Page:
At New Year’s start, or some other significant date in time, we feel obligated to jump on the bandwagon for some new fitness or diet fad. It’s great to make goals, but this often leads to unrealistic expectations and therefore, failure. So let’s ditch the resolutions and instead implement a mental diet that can bring positivity and abundance into our lives.
What is a mental diet?
From Weight Watchers to Paleo, they all agree: you are what you eat! But this doesn’t apply just to our food. Let’s look at what we’re feeding our brain. The main source of news for most Americans (unfortunately) comes from word of mouth and social media (Proof). They are called feeds after-all.
Just the way we can control the things we eat through moderation and healthy choices, we can also control our mental diet. It took me over a year to adjust mine, and I now find myself surrounded by the positivity and abundance that I need to stay focused and motivated.
Here are 3 tips for changing your mental diet
1. See No Evil
Who are you subscribed to on your social media pages?
I spent most of the past year selectively adding positive, inspirational and educational sources to my social media feeds.In the latest LoudaVision podcast I speak to model and motivator Jacob Bacaner about his inspiration. We named quite a few great sources which you might like. Here’s a link to the podcast for some suggestions: LoudaVision Podcast
I also recommend subscribing to the Zen Habits newsletter, Thoughts and Divine Blessings, Weekly Does of Daring and Thoughts from the Universe. It’s been fantastic waking up each day with a few positive inspirations and sayings. Much better than starting the day off with bills and other stressful emails. There is also the Secret Daily Teachings book which has short daily notes for inspiration.
My top sources of positive messages on social media have been Greatist, Good and Positive Minds. I also recently subscribed to various feeds that have information for filmmakers, entrepreneurs and artists, which keeps me informed of news and updates in the field. You can surely add sources of your interest too. Maybe even something you would like to learn about, like geography or science. Go for it! It’s your feed.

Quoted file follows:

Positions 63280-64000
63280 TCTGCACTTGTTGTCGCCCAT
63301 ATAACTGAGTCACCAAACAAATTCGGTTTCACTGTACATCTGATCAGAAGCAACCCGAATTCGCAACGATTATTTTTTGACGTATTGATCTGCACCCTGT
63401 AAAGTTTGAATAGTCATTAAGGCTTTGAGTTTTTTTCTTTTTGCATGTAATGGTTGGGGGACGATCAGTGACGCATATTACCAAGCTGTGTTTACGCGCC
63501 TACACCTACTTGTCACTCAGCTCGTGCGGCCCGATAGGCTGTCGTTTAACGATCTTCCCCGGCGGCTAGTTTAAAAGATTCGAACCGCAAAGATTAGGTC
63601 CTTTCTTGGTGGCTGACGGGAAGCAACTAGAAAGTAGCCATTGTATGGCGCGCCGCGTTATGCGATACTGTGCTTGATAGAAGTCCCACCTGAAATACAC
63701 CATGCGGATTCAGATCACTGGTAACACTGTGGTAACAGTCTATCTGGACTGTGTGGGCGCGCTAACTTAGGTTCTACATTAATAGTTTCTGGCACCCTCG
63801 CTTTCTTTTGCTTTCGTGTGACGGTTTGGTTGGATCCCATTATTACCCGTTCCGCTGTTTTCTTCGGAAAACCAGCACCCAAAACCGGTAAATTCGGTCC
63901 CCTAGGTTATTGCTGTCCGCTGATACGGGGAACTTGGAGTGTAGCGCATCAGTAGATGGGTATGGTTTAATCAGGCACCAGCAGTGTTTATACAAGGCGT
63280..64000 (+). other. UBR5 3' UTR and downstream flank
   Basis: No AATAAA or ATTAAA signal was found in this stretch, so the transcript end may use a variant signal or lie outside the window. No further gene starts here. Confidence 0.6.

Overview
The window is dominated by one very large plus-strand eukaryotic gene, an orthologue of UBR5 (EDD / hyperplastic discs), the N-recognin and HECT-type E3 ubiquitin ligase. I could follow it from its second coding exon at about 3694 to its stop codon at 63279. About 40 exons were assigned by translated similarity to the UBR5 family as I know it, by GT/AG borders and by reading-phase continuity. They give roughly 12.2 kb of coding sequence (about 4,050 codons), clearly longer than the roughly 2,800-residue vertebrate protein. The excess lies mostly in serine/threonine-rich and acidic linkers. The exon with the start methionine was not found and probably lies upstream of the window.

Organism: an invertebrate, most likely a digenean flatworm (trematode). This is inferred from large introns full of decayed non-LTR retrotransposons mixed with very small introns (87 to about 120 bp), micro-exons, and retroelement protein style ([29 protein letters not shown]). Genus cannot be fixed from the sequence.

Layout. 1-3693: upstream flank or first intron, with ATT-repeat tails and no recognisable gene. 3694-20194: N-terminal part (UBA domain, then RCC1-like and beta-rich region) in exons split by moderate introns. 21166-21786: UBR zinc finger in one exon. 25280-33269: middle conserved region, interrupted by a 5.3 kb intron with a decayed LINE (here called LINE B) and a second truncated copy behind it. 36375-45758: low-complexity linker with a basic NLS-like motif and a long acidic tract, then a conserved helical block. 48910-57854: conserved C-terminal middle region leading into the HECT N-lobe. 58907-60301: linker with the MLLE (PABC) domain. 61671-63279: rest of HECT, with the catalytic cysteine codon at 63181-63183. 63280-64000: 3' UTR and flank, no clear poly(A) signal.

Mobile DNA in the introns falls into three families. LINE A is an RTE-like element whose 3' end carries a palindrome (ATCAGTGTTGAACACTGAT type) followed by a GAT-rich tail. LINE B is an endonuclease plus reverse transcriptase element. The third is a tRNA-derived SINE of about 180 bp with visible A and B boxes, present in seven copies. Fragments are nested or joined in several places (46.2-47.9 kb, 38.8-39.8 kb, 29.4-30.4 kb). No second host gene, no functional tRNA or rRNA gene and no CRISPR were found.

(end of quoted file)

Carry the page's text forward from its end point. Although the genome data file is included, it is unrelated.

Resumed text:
But just like a food-based diet I still had to cut out the bad stuff. So over time, I deleted the gossip, negativity and superficial junk off my social media feeds. I won’t name anyone specific but my Facebook page (for example) is a lot less gossipy and judgmental ever since I stopped following a certain celebrity news host.
I also did this with my DVR and Netflix accounts by eliminating the gossipy, superficial fluff. And so can you! Take inventory of everything you watch just as you would write down your meals in a food journal. Are you spending time watching commercials? Perhaps there’s a way to cut that out so you’re not distracted by material things that don’t add value to our lives.
Think carefully about what feeds you on social media, magazines, books and on-screen. Only look at things that are worth your time. It’s a gradual process that you can start today. Next time you’re on social media and click on something that leaves you feeling sad, depressed, down, distracted or like you wasted time… Unfollow. Unlike. Your time is precious.
Your vision is a gift that can shape your future. Nourish your vision.
2. Hear No Evil
Similar to See No Evil… What you hear, so shall you speak.
Use the technique above of paying attention to the music, podcasts, audiobooks, and people you listen to. If you don’t like what you hear, turn it off. Unsubscribe. Earmuffs.
For people in our lives like family, this might be tricky. Remember though it takes two to tango.. or in this case, two to have a conversation. Next time you’re hearing things that are negative and unproductive, try changing the subject. If that doesn’t help, you might have to tell them directly that you don’t want to partake in this kind of conversation. Some people might be a little too crabby for all this real-talk. In that case, limit your talking time with this person.
So now that you’ve limited the audible sources of negativity, you’re going to need some positive, uplifting listenings to fill those mental calories.
Do you listen to podcasts? Check out this one. There are tons of other great podcasts out there that promote well-being, peace, health and happiness. Find some that speak to you. This also applies to music. Get in a good mood with some positive tunes. Find your anthem! Mine is “I believe I can fly“.
3. Speak No Evil
Outside sources of negativity can surely affect us, but we need to build an impenetrable shield of goodness around our thoughts. That is done from the inside.
Pay attention to your thoughts when possible. We all have the filter between our brain and our mouth (some more than others). Add another layer to that filter by asking yourself to only speak good things into the universe.
If you want something, ask for it. But if you’re always speaking negative, that is what will be attracted to you. So speak abundance and happiness into your life, one thought at a time. Try a mantra, which is a personal, positive reaffirmation that you tell yourself. These are great to try during meditation, when we can really sit quietly with our thoughts.
The quiet, silence-your-mind type of meditation never really worked for me though. What HAS worked, however, is guided meditation where I listen to someone speak positivity to myself. I get these wonderful CDs from Peace Village Brahma Kumaris.
Or you can try adult coloring books. They’re very relaxing.
Speak good things to yourself and to others. You are what you speak.
I hope these tips help you consume positive energy to your mental diet, while eliminating the negative ones.
Please share your favorite brain-food in the comments below.
Podcast LoudaVision Connect on LinkedIn